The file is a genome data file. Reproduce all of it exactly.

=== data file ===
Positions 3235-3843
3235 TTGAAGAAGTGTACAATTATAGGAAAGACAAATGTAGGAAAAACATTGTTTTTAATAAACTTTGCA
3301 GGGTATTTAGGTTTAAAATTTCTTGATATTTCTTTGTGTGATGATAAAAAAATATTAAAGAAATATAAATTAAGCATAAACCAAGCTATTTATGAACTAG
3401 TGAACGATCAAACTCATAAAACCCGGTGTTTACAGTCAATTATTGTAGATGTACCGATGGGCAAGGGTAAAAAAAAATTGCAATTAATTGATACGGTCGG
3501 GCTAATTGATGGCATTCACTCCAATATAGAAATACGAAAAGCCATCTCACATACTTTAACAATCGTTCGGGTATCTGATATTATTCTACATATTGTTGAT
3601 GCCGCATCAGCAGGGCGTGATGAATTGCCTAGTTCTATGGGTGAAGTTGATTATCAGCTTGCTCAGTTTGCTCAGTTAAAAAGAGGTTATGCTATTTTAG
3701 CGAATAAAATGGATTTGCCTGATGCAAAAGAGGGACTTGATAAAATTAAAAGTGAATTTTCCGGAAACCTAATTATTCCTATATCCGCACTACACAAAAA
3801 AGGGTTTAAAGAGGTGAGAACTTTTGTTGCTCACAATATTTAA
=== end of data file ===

Positions 3235-3843
3235 TTGAAGAAGTGTACAATTATAGGAAAGACAAATGTAGGAAAAACATTGTTTTTAATAAACTTTGCA
3301 GGGTATTTAGGTTTAAAATTTCTTGATATTTCTTTGTGTGATGATAAAAAAATATTAAAGAAATATAAATTAAGCATAAACCAAGCTATTTATGAACTAG
3401 TGAACGATCAAACTCATAAAACCCGGTGTTTACAGTCAATTATTGTAGATGTACCGATGGGCAAGGGTAAAAAAAAATTGCAATTAATTGATACGGTCGG
3501 GCTAATTGATGGCATTCACTCCAATATAGAAATACGAAAAGCCATCTCACATACTTTAACAATCGTTCGGGTATCTGATATTATTCTACATATTGTTGAT
3601 GCCGCATCAGCAGGGCGTGATGAATTGCCTAGTTCTATGGGTGAAGTTGATTATCAGCTTGCTCAGTTTGCTCAGTTAAAAAGAGGTTATGCTATTTTAG
3701 CGAATAAAATGGATTTGCCTGATGCAAAAGAGGGACTTGATAAAATTAAAAGTGAATTTTCCGGAAACCTAATTATTCCTATATCCGCACTACACAAAAA
3801 AGGGTTTAAAGAGGTGAGAACTTTTGTTGCTCACAATATTTAA